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The heterogeneous equilibrium

One substance dissolved in two liquid phases

Experiment

Two test tubes contain the same non miscible liquids: Water (at the top) and carbon tetrachloride ($CCl_4$, at the bottom). So we have two liquid phases. The system is heterogeneous. Iodine ($I_2$) is introduced and equilibrium is established. Here are the results:

The ratio of the intensities of coloration (therefore the molarities of $I_2$) seems to be constant.

Interpretation

Let's call the upper water phase $C$ and the lower tetrachloride phase $B$. At the separtion surface between the phases .. - Iodine passes from $C$ to $B$ all the more rapidly than its concentration in $C$ is high: $v_{C \rightarrow B}$ $=$ $k_1 [I_2]_C $   (1) $v_{C \rightarrow B}$ is the rate of passage from $C$ to phase $B$, $[I_2]_C $ is the molarity of iodine in the phase $C$ and $k_1$ is a rate constant depending on the temperature alone. - Iodine passes from $B$ to $C$ all the more rapidly than its concentration in $B$ is high: $v_{B \rightarrow C}$ $=$ $k_2 [I_2]_B $  (2) $v_{B \rightarrow C}$ is the rate of passage from $B$ to phase $C$, $[I_2]_B $ is the molarity of iodine in the phase $B$ and $k_2$ is a rate constant depending on the temperature alone. At the time the two rates become equal, an equilibrium is established: $v_{B \rightarrow C}$ $=$ $v_{C \rightarrow B}$ $k_1 [I_2]_C$ $=$ $k_2[I_2]_B$ $\frac{[I_2]_C}{[I_2]_B}$ $=$ $\frac{k_2}{k_1} = K$ And that confirms that the intensities of coloration (therefore the molarities of $I_2$) are constant!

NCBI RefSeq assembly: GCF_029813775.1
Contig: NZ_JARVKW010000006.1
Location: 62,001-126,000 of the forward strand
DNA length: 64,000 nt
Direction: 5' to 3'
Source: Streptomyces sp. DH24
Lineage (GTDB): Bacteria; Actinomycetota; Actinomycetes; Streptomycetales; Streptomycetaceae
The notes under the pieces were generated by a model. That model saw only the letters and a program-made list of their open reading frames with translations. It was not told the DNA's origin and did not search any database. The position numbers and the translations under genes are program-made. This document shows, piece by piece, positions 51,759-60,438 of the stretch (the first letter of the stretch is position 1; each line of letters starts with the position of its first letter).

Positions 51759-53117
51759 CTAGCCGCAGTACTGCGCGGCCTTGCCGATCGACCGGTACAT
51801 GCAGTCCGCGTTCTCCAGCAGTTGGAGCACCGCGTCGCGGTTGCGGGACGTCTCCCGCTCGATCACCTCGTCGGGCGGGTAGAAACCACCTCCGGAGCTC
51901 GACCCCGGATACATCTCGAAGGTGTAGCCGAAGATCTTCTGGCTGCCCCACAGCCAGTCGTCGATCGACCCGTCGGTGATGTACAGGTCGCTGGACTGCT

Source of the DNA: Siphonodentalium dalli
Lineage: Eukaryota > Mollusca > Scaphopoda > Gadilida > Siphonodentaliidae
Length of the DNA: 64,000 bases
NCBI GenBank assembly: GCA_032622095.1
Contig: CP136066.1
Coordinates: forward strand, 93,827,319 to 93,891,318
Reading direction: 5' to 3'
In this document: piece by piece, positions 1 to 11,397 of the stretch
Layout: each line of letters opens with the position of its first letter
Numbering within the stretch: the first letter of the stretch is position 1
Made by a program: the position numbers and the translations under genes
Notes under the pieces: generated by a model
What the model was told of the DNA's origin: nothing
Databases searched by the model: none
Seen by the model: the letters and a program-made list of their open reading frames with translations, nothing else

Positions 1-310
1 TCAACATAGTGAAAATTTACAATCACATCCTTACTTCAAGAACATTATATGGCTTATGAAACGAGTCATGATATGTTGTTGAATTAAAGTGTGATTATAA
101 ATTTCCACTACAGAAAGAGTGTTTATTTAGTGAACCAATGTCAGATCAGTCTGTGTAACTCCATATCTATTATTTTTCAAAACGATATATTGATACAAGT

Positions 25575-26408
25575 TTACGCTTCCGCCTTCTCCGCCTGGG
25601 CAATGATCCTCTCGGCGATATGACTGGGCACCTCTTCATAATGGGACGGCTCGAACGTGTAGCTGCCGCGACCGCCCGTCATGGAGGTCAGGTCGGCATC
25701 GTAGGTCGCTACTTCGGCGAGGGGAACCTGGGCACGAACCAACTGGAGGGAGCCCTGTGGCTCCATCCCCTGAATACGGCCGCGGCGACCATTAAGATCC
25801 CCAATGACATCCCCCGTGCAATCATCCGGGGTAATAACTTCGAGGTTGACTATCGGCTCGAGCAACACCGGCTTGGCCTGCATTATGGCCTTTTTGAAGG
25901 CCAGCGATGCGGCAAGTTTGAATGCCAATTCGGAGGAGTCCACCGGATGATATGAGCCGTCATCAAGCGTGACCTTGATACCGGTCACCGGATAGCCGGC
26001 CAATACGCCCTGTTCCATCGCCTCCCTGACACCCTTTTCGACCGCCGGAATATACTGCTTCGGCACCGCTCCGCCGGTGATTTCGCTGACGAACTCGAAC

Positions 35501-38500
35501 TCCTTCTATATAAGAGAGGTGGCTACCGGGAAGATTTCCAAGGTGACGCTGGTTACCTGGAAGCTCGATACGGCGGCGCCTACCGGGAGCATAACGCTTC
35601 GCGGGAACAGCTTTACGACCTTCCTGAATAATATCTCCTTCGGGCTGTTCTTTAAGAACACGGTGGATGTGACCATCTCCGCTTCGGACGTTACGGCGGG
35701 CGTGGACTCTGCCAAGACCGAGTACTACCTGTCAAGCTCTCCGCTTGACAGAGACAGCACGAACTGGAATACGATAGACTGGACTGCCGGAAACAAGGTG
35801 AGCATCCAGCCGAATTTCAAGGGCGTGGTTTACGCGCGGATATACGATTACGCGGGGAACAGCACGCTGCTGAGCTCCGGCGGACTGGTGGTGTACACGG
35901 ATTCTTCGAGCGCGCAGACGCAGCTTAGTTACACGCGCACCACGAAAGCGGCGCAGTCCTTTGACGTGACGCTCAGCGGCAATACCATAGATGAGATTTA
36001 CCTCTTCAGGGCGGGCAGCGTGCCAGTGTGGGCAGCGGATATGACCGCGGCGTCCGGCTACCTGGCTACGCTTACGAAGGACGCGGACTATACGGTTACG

Generalisation

When a solute $X$ is in balance between two phases $C$ and $B$, we have: $\frac{[X]_C}{[X]_B}$ $=$ $K$ The ratio of molarities between the two phases called "partition constant" $K$ depends only on the temperature.